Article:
The Kimpton Fitzroy Hotel
1-8 Russel Sq., Bloomsbury
The Kimpton Fitzroy took us completely by surprise. Rushing up the steps off busy, buzzy Russell Square, we stepped into the cavernous, mosaic-floored, marble lobby and gasped: The hotel is breathtaking. Taking up an entire city block, the heritage building with its turrets and flourishes contains more than three hundred guest rooms—but you would never know. The sloping corridors, palatial public spaces filled with antique furniture, specially commissioned artworks, and warm tones feel intimate and welcoming rather than austere. A basement gym, several dining spaces—peach-hued Neptune might be the prettiest dining room in London—and the softest beds we’ve slept in for a while have turned the Kimpton Fitzroy into a dreamy pied-à-terre when we’re in town.
Corner Guilford St. & Russell Sq., Bloomsbury
The dining room at Neptune is almost as good as the food, a soothing blend of rose, peach, and blush tones, and lighting that’s warm and low. Given that Neptune is the Roman god of the sea, it’s no surprise that the menu is pretty much all fish, and the food is great, but the bar is better. Slide onto a stool, order a few of their bar snacks—buttery crab rolls, bracingly tart pickles, cheddar cheese puffs, chips—and a martini. The people-watching (full of Bloomsbury locals) is first rate.
Thornback & Peel
Cockpit Yard, Northington St., Bloomsbury
With a very fitting location on Rugby Street, in good company among other quirky and cool independent shops nearby, Thornback & Peel provides hand-printed home goods and textiles. Juliet and Delia's (Thornback and Peel, respectively) whitewashed shop is full of their colorful flora and fauna: It's a perfect spot for gifts in particular.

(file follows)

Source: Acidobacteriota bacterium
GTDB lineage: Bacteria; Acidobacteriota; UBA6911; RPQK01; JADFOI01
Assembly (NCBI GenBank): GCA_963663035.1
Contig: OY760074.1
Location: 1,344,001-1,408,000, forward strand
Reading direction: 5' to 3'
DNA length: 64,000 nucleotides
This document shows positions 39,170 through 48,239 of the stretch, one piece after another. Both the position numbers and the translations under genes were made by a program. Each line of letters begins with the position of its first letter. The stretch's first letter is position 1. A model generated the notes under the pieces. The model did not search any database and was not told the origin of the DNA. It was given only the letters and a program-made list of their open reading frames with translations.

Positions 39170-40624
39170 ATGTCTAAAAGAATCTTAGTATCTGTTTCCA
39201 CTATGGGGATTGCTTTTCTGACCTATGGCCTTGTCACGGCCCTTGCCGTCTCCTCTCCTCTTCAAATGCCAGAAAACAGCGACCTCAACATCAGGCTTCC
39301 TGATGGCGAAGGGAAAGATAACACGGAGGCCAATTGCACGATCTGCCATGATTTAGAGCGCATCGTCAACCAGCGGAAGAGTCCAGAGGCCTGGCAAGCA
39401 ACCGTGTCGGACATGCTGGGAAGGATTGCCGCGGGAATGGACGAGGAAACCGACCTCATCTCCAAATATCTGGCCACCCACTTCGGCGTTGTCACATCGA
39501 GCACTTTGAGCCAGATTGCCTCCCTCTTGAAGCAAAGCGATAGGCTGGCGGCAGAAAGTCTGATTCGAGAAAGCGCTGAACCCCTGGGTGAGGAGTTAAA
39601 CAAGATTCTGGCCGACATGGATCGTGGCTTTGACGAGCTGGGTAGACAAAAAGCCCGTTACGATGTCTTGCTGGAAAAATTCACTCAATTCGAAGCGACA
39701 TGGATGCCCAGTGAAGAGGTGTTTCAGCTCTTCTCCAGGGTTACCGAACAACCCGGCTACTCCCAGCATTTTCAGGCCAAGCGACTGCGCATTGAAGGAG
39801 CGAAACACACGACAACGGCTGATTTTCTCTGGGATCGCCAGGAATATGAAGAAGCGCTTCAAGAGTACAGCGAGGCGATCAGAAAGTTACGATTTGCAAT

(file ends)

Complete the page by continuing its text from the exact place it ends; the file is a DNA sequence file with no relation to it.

Tavistock Hotel Basement, Bedford Way, Bloomsbury
While you can walk in and bowl, booking ahead is strongly recommended. This is a great place for parties.
59 Lamb's Conduit St., Bloomsbury
The books here are by women, about women, and for busy women who don't have time to wade through bigger chains in search of that perfect book. The collection contains 96 beautiful, unique and intelligent books, which make wonderful gifts for the women in your life. The beautiful reprints all feature a custom Persephone grey jacket, the same color as the shop's façade, which remains virtually unchanged since its construction in 1702.
Pentreath & Hall
17 Rugby St., Bloomsbury
Located in a tiny Victorian shopfront in the heart of Bloomsbury, Pentreath & Hall sells carefully chosen homewares and an ever-changing variety of unusual delights. Many of the objects for sale here satisfy the "looks great under a glass cloche" category requirement. Photo: Simon Bevan
52 Lamb's Conduit St., Bloomsbury
This is a full-on lifestyle store for the geometrically obsessed. There are handcrafted leather goods, hand-bound notebooks, colorful pillows, and throws, all within the very tasteful bounds of the owner's aesthetic. Expect to find many a British brand you haven't heard of yet.
Rough Luxe Hotel
1 Birkenhead St., Bloomsbury
Ignore the fading yellow 'No Vacancy' sign above the entrance and walk into this painstakingly artful hotel that features small rooms with perfectly cracked paintwork, fading wallpaper, and impressive contemporary art (Rough Luxe features two artists in residence). What the accommodations lack in size, the proprietor, Leo, makes up for in service and exquisite taste: Croissants fresh from famed local brasserie Ottolenghi erved at breakfast are just one delicious example.
Abigail Ahern Flowers
12-14 Essex Road, The Angel
Faux flowers get a bad rep, but in the hands of designer Abigail Ahern they can add mood, beauty, and texture to a room. She first started her pro-faux crusade at her Islington shop, and it quickly caught on to the point that Heal's, the home emporium, has given Abigail a stand-alone "florist" shop. You'll find endless fake varieties—from ferns to hydrangeas, to ridiculously cute moss dog sculptures—another quirky Ahern signature.
51 Lamb's Conduit St., Bloomsbury
One of the best wine magazines by the same name—a magazine that's made wine cool, accessible, and well, un-stuffy—has opened a live extension, a wine bar with the very same qualities. The bar itself has been around since the early 18th-century—cozy fireplace included—but under the ownership of Noble Rot founders Dan Keeling and Mark Andrew, it's alive again with a whole new spirit. There's a delicious, seasonal menu of rich, homey pub-style cuisine for one. And for two, the extensive wine list is more like a booklet, with informative, chatty, friendly descriptions of each wine category—the owners are serious aficionados after all.